A GAO report has found that the military needs to take steps to address key gaps in military physician specialities.
DoD has experienced gaps between its funded positions for physicians and the number of physicians it recruits. To address these gaps it relies on its scholarship program, university and other programs to recruit and retain physicians, but this does not incorporate a targeted strategy to recruit physicians. Many of the areas where gaps fell below 80 percent of authorized levels were critically short wartime specialties. These include the Army, Air Force, Navy, Reserves and National Guard.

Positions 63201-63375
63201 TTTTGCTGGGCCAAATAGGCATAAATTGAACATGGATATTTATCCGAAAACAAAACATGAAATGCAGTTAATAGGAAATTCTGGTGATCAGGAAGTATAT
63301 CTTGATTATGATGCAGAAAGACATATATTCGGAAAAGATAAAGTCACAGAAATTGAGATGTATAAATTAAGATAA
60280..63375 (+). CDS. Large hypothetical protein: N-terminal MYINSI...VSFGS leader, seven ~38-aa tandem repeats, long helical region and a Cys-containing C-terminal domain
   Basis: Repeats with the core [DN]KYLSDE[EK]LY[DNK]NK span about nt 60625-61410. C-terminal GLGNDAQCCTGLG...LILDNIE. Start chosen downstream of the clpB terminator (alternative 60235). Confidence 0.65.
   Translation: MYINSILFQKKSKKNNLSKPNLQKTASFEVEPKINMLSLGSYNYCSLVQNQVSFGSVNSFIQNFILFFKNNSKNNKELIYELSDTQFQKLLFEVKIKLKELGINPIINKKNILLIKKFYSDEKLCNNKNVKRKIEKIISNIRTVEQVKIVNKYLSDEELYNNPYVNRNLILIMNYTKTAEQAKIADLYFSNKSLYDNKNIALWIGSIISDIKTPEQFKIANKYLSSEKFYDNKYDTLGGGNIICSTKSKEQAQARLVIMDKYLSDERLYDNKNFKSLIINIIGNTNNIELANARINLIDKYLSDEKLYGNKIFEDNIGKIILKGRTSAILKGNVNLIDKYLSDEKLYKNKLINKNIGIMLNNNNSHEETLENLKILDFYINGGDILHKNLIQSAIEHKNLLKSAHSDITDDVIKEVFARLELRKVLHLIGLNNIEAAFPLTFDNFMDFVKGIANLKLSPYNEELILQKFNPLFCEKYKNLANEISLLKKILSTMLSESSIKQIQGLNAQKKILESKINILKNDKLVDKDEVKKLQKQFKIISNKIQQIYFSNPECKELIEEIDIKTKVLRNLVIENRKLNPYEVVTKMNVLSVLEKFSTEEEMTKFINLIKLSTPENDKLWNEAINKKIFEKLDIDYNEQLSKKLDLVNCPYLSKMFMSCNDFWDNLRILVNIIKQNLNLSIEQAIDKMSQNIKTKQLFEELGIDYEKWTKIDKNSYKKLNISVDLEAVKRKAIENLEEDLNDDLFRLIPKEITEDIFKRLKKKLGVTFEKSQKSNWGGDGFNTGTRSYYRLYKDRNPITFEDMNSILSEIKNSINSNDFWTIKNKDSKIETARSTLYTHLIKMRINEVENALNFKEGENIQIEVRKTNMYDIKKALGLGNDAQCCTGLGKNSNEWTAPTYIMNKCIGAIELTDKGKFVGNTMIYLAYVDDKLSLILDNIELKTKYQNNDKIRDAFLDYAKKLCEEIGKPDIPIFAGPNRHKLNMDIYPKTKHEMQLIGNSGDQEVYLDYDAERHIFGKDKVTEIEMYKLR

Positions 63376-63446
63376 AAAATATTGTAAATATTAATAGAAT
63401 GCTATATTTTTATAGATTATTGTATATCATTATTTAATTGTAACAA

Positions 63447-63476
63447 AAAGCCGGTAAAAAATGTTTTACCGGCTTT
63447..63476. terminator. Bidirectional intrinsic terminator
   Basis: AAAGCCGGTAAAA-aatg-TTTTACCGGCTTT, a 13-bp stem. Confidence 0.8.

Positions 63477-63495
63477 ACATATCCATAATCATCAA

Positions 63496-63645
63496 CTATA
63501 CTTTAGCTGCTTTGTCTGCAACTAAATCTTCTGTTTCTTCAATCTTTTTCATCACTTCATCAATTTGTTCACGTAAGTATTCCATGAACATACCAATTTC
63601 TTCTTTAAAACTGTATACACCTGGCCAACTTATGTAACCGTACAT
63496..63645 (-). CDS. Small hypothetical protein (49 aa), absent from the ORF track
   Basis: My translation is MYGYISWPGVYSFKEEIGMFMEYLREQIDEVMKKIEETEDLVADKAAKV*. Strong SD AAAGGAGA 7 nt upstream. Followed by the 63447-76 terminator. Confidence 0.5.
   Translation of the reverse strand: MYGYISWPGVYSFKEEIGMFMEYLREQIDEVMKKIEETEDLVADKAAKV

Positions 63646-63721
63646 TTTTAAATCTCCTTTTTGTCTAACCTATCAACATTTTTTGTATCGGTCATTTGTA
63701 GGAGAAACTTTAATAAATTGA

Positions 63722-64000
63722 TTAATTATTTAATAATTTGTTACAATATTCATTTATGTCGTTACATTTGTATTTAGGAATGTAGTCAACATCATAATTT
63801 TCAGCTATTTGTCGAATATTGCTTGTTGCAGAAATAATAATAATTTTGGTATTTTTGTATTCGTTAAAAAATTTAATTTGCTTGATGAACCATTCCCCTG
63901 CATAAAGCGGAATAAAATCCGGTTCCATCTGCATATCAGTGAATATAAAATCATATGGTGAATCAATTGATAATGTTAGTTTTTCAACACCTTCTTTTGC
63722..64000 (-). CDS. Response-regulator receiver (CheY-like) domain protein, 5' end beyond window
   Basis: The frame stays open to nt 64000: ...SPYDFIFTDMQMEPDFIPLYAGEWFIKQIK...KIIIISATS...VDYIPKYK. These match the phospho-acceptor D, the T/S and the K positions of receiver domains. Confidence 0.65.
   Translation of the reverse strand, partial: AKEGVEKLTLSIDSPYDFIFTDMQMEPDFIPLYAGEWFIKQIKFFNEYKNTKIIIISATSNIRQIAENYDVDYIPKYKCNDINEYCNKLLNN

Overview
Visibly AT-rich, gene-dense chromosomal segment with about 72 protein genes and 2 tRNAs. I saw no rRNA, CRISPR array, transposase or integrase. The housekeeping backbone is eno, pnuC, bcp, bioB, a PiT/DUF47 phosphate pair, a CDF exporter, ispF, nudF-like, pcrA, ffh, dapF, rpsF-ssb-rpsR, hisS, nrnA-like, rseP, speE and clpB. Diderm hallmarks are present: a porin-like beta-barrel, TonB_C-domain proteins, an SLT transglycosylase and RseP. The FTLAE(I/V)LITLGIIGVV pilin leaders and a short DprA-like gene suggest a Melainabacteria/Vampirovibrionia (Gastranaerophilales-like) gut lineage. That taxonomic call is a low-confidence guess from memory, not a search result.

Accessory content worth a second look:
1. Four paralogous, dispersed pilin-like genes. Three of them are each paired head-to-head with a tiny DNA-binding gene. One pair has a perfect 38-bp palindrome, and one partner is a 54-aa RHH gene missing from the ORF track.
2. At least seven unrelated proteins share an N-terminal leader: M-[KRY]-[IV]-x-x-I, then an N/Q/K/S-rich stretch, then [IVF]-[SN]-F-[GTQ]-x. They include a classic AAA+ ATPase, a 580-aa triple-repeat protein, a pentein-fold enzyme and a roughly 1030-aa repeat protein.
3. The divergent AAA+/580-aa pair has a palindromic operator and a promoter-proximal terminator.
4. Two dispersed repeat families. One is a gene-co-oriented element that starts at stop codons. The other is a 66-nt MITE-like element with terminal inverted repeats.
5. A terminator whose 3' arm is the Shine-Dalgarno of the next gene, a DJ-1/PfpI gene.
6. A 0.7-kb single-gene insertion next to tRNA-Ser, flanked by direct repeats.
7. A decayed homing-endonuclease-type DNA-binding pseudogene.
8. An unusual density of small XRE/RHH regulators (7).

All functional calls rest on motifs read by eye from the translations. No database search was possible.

While most university-enrolled and scholarship medical students met the minimum academic acceptance criteria, the services and university are not consistently tracking performance data such as licensing exam scores or board certification. GAO also found that while the costs of educating scholarship medical students has fluctuated between $44 million and $59 million, the costs of educating university students are not known, meaning that opportunities to enhance cost effectiveness are being missed.
The report recommends that the Secretaries of the Army, Navy and Air Force develop targeted strategies to address key military physician gaps. It also recommends that they should track information on the performance, qualifications and progress of students, and that performance information should be used to evaluate accession programs.